The news production and distribution industry is going through a period of dramatic evolution, on the one hand caused by the economic crisis and on the other slowed by uncertainty regarding new business models. Technological progress has developed a much cheaper and different form of distribution. The public has grown culturally, has had access to the web full of information and to many sources of journalism. The availability of free information has begun to undermine the concept of the economic value of information. Until yesterday, everything seemed to be taking its course, until the global economic crisis accentuated and accelerated the crisis. The very expensive production system is no longer able to keep the journalist population alive. In fact, for journalism to work, expensive systems that work on the procurement, packaging and distribution of information must exist and work. If these systems cease to function, there will be no resources to keep journalists and to ensure good information. The journalist population is decreasing. Traditional distribution costs are too high in relation to the market demand.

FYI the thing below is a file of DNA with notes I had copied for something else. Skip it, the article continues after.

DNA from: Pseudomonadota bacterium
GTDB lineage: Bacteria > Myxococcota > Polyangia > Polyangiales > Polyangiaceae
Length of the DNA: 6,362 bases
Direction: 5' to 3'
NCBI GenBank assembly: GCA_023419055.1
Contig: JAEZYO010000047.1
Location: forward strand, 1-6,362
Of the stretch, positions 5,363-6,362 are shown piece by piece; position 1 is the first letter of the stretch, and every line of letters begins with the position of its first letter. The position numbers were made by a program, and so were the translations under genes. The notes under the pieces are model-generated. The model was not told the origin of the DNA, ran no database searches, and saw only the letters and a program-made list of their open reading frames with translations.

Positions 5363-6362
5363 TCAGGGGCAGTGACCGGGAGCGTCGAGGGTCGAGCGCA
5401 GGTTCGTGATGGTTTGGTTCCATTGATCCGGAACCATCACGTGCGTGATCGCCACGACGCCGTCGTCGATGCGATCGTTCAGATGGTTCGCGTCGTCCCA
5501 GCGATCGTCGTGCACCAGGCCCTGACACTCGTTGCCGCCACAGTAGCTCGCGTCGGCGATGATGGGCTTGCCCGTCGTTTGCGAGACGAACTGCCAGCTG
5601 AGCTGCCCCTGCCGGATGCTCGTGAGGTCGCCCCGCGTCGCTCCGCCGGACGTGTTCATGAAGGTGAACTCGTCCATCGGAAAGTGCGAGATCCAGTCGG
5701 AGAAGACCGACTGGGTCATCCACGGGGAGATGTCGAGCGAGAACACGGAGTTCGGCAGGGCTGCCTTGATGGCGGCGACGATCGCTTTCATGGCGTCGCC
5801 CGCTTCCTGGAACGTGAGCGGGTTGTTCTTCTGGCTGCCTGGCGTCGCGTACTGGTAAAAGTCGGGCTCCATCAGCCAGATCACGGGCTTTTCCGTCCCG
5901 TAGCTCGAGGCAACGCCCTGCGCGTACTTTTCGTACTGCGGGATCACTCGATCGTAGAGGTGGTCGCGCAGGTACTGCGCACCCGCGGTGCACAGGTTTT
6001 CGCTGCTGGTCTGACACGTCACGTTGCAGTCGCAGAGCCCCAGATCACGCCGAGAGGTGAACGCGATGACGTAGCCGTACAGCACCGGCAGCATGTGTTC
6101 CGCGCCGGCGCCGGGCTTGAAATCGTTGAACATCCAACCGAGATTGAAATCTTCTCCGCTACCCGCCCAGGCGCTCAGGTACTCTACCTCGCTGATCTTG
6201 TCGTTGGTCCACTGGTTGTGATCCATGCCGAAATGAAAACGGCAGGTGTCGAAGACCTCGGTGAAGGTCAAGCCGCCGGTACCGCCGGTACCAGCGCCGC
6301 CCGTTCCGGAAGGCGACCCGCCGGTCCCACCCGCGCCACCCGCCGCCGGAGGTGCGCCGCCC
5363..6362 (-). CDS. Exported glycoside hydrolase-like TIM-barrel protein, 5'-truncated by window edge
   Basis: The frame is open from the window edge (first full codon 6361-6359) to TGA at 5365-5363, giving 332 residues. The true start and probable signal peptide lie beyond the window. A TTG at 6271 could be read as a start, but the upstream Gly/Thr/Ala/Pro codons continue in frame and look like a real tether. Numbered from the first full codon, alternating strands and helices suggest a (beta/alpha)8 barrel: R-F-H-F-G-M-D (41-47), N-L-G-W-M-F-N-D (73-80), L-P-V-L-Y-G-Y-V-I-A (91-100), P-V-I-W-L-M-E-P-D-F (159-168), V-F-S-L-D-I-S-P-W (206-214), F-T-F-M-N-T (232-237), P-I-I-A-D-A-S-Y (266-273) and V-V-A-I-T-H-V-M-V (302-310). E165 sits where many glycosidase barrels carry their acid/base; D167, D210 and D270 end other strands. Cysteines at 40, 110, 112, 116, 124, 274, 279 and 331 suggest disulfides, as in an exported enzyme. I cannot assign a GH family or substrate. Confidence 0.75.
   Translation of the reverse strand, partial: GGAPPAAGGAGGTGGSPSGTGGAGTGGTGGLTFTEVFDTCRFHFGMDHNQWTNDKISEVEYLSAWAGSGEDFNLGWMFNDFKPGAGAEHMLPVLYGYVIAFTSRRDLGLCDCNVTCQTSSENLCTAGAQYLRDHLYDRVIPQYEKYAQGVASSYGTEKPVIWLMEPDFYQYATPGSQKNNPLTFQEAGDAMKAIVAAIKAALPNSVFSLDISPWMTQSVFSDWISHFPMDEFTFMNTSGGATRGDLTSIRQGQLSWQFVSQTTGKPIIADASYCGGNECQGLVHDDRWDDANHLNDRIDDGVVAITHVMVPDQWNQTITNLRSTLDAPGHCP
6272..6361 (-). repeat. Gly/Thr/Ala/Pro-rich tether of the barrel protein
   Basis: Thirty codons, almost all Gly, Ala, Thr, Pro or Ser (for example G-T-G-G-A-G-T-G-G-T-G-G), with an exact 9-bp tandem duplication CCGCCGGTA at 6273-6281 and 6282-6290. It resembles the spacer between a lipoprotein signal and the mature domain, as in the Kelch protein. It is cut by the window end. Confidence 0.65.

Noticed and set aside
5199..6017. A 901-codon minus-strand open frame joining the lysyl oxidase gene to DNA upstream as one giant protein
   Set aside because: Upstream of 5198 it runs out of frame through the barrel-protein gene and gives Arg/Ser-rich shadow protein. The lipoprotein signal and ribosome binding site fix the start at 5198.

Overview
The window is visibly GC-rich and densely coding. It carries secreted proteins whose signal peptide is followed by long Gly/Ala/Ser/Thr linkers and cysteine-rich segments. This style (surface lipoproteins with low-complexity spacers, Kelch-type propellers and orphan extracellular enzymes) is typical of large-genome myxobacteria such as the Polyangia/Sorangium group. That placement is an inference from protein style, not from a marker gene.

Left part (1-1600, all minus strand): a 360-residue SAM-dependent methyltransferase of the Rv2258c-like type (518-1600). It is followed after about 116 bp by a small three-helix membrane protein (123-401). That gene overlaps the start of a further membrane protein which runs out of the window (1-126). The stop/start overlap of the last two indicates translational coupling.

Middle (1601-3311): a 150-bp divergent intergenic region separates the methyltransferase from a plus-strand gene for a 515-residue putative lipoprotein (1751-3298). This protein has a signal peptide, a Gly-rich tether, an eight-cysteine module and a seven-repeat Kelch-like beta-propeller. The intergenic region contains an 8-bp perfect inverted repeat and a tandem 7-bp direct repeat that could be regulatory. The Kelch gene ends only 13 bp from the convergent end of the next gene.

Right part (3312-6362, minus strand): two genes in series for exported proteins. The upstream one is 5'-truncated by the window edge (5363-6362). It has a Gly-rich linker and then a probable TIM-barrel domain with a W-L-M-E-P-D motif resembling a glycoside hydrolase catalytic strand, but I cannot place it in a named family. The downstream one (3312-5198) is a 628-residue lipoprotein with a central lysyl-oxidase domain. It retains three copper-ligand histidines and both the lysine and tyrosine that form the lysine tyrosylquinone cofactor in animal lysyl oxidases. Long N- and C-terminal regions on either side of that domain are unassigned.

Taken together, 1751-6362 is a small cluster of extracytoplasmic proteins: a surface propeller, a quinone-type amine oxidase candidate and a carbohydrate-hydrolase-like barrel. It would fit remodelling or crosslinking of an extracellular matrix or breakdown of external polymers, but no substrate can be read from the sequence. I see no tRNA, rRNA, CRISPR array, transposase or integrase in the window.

The public has changed: reading the newspaper is no longer suited to the vital rhythms of today’s life. There are many sources and the source is not given much importance.
Individuals mediate the different sources, rework them and put them back into circulation.
Before the acceleration due to the crisis, there was a lot of reliance on advertising revenue because you can’t sell content online.